companions meanwhile, found the whole situation utterly hilarious and burst out
laughing and informed their friend that he was “well in there” and “sure to
“Sorry. Slipped,” said Sophie and tried to ignore the group of men
crowding her and surveyed the surroundings. Aww,
nuts, she thought when she saw the spirit had had his attention drawn to
the eruption of laughter. The spirit once more burst into a gallop to get away
from the petite girl with a ponytail of unnaturally bright red hair and a scary
looking scythe. Sophie pushed by the men and ran after the spirit, grimacing
slightly as she went over some pebbled ground and ignoring the man she had
headbutted as he called after her insisting that she absolutely must take his
number. Astonished onlookers were kind enough to part for her, trying to
interact as little as possible with the crazy girl running barefoot through the
docks. The spirit ran up the small flight of concrete steps at the north-east
end of the Docks and turned onto a small side road, Parliament Street.
She ran as fast as she could around the docks and rushed up the stairs
in a few graceful steps. She still got a kick from being able to do it, still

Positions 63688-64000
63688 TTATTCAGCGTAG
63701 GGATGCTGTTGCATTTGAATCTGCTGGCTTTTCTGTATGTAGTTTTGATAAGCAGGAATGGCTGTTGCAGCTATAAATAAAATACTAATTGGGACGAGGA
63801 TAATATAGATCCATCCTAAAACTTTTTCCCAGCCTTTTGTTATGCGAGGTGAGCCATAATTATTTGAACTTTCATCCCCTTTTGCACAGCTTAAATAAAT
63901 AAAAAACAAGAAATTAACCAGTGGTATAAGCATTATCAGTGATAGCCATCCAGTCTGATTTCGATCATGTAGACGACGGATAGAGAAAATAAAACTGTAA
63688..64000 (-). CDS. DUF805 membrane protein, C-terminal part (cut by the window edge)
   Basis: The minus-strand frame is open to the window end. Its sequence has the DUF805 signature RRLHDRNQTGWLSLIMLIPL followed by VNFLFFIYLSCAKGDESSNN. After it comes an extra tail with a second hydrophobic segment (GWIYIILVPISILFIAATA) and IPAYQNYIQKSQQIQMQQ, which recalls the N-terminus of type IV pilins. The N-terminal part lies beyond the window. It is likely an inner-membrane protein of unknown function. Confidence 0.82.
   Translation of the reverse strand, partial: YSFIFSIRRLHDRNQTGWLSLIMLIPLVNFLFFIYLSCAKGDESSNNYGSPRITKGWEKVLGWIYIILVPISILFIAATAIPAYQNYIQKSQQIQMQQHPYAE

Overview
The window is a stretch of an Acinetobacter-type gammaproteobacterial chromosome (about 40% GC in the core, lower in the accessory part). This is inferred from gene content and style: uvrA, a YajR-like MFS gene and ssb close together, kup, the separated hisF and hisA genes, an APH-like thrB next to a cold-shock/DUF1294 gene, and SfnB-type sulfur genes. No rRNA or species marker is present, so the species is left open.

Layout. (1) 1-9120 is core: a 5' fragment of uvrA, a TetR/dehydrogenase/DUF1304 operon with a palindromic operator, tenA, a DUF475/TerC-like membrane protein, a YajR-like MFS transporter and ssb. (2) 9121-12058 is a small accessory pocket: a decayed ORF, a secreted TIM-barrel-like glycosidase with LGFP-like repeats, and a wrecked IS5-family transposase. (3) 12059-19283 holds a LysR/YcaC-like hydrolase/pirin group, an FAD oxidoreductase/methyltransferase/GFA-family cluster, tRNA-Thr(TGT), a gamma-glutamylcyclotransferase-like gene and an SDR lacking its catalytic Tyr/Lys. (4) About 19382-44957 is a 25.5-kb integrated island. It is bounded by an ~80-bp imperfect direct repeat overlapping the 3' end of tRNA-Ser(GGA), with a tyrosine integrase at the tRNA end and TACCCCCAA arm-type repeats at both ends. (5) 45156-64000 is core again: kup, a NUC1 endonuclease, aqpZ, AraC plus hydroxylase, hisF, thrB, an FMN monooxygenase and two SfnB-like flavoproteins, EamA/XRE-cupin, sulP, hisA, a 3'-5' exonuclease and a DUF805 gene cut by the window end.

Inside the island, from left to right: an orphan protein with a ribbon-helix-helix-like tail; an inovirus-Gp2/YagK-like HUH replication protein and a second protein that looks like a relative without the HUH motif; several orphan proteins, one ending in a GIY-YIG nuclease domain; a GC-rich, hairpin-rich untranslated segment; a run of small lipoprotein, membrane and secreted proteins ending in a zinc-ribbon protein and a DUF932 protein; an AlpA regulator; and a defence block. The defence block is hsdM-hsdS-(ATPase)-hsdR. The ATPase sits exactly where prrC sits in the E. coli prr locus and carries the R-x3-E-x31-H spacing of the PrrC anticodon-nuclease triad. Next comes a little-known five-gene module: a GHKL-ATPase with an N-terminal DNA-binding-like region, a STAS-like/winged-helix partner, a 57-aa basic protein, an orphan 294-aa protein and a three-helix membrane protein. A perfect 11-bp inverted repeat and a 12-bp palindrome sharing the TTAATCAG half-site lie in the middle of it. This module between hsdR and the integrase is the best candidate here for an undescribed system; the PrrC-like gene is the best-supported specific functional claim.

could not quite believe that the techs on the other side had been able to
engineer some upgrades to her balance, alacrity and reaction times. She did not
understand in the slightest how it had been done, ‘fiddling with her spiritual
DNA’ was the best she could understand. It was only after skipping over to the
other side of the shared traffic and pedestrianised zone that she realised she hadn’t
bothered to check if she was about to leap in front of an oncoming car.
Somehow, it just hadn’t seemed like a high priority to her. She continued to
gain ground on the spirit and managed to catch up as he was laboriously
drudging past a bar called The Shed,
a place Sophie thought rather bravely mixed alcohol and indoor climbing. The
spirit had just about run out of steam and was through with running and gave up
as soon as Sophie tapped him on the back.